Final Grade: Greg Sherman



The signs of spring are everywhere. The grills are coming out, the grass is getting green, the stupid neighbor kid keeps coming into my yard, the ice cream shop downtown is open, and I'm watching playoff hockey that doesn't involve the Avalanche. That can only mean one thing: it's time for the annual MHH report cards.

We kick things off today with Avalanche GM Greg Sherman. Now, any evaluation of Sherman is going to have to take into consideration that one factor that causes so much trouble in the world. No, not vaginas. Money. The Avalanche aren't spending money because they are "rebuilding". Yeah, that's the ticket. It has nothing to do with declining attendance or because the team's owner is saving his pennies to buy a football team. Two of them, actually. Yes, the rebuilding excuse is utter bullshit at best and, at worst, an absolute insult to a fan base that deserves better. But, Sherman doesn't make the budget...he just has to follow it. With that caveat in mind, here's a look at Sherman's second season as GM.

 

Free Agency

Uh, nada. The Avalanche did not sign one NHL free agent last summer although we're told there were some players available. Okay, forget the big fish, we could probably spend all day listing off lower-priced free agents that could have helped the team. Suffice to say, moves could have been made without breaking the bank.

As painful as it is, I do have to give Sherman points for his buyout of Tom Preissing. As we've discussed before, this move apparently was for one reason: getting the Avs to the cap floor. It's tough to see the Avs go this route instead of acquiring a free agent, but it's still a shrewd move for a frugal team. I hate that I had to write that sentence.

The Draft

The drafting of Joey Hishon with the 17th overall pick was, um, somewhat controversial. Many experts felt that Hishon was taken too high, especially as he played just 36 games the previous season due to injury. The Avs maintained that they got the guy they wanted and now the pick is looking like a big win. Hishon had 87 points in 50 games in the OHL and has a chance to crack the Avalanche roster next year. Sherman also made three draft-day trades to maneuver to get Calvin Pickard, Michael Bournival (since traded) and Stephen Silas. It's way too early to evaluate the draft, but it appears the Avalanche had a well-executed draft-day plan to grab the players they coveted.

Trades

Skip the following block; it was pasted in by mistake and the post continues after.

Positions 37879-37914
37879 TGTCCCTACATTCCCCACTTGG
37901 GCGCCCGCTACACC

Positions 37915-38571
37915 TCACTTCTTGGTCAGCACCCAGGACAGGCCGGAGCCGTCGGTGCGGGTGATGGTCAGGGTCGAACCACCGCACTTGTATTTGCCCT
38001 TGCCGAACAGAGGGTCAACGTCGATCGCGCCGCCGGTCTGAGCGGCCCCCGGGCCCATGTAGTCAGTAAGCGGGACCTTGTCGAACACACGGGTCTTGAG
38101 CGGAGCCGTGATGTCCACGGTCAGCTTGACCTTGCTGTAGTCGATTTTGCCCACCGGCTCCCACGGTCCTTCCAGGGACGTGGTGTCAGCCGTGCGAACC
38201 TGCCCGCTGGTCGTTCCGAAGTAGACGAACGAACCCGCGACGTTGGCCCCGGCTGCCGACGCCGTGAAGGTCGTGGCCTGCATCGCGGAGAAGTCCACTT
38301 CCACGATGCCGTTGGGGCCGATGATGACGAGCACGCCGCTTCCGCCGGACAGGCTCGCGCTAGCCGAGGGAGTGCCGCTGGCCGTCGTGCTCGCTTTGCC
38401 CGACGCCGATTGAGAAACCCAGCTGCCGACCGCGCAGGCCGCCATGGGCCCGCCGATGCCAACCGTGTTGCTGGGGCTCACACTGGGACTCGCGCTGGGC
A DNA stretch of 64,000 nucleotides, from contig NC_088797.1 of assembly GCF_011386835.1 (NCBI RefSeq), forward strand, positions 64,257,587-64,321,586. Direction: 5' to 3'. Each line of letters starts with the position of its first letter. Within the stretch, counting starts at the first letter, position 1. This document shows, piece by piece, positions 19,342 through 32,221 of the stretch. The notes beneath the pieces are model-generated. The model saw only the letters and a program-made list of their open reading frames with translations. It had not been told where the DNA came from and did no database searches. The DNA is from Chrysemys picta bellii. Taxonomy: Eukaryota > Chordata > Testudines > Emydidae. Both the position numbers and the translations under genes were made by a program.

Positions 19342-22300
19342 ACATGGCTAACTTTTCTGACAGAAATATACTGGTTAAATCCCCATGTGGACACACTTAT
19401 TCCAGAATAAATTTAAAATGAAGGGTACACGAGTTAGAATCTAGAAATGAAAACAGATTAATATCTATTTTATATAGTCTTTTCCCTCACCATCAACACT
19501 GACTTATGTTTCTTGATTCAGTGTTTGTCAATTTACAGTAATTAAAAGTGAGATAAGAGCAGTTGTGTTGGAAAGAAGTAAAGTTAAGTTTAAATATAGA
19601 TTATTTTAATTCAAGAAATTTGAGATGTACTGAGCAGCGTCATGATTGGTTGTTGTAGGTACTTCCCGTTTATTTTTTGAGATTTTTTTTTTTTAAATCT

While Sherman skipped free agency, he wasn't shy about using trades to shape the team. Sherman made 8 trades between last June (Hensick for Talbot) and the deadline deal of Kevin Montgomery for Julian Shawn Belle. And that's 8 deals besides the 3 draft day deals. While the Belle and Talbot deals were relatively minor, Sherman made some BIG moves during the season, including the biggest deal of the year in acquiring Erik Johnson, Jay McClement and the 11th overall pick this summer for Kevin Shattenkirk, Chris Stewart and a 2nd rounder. He also acquired Ryan O'Byrne and moved the expiring contracts of Scott Hannan and Craig Anderson for useful assets in Tomas Fleischmann and Brian Elliott. The one head-scratcher is moving prospect Colby Cohen to the Bruins for Matt Hunwick. Even if the Avalanche didn't already have a glut of smallish, offensive defensemen on the roster and in the system, giving up Cohen seems like a big overpayment for a guy who has never scored 30 points in the NHL.

The Johnson deal will be the hallmark of Sherman's tenure in Denver though. It's not hard to see why the trade was made; Johnson made an immediate impact upon his arrival. However, Sherman gave up two players with a ton of potential in Chris Stewart and Kevin Shattenkirk. It's a bold move...but will it ultimately be the right move?

Anderson

The Craig Anderson saga has been debated at great lengths here already. The short version is that the Avalanche offered a 2-year extension. Anderson wanted more years and, when a deal couldn't be reached, was moved at the deadline. Anderson has since signed a 4-year, $12.75 million deal with the Senators. Will the Avs regret not offering more years? We'll have to wait a bit before we have the answer to that, but right now it looks like the non-signing was the right move. Of course, the team still needs to find a starting goalie, but there's always free agency. Right? Right?

Summary

It's impressive that Sherman was able to make so many moves while keeping the team at the cap floor, and all of the deals he made were more or less cap-neutral moves. Overall, Sherman added some much needed size on the blueline in Johnson and O'Byrne (not to mention Johnson's booming shot). Grabbing Dan Winnik for a 4th round pick has worked out very well, as did the acquisition of Tomas Fleischmann (health notwithstanding). You can argue, though, that there was a little too much tinkering. Hunwick is a fine player, but was the move necessary? And will Johnson be good enough to make us forget about Stewart and Shattenkirk?

Greg Sherman has certainly made some bold moves in his tenure with the Avalanche - almost Pierre Lacroixesque. While the moves generally seem to be positive, the knock on Lacroix was that he was too quick to tweak the roster...and that's our fear with Sherman as well. For now, we're giving him a B. We sure hope he can find a starting goalie this summer...but that's for next year's grade.


B_medium

 

Coming tomorrow: Joe Sacco

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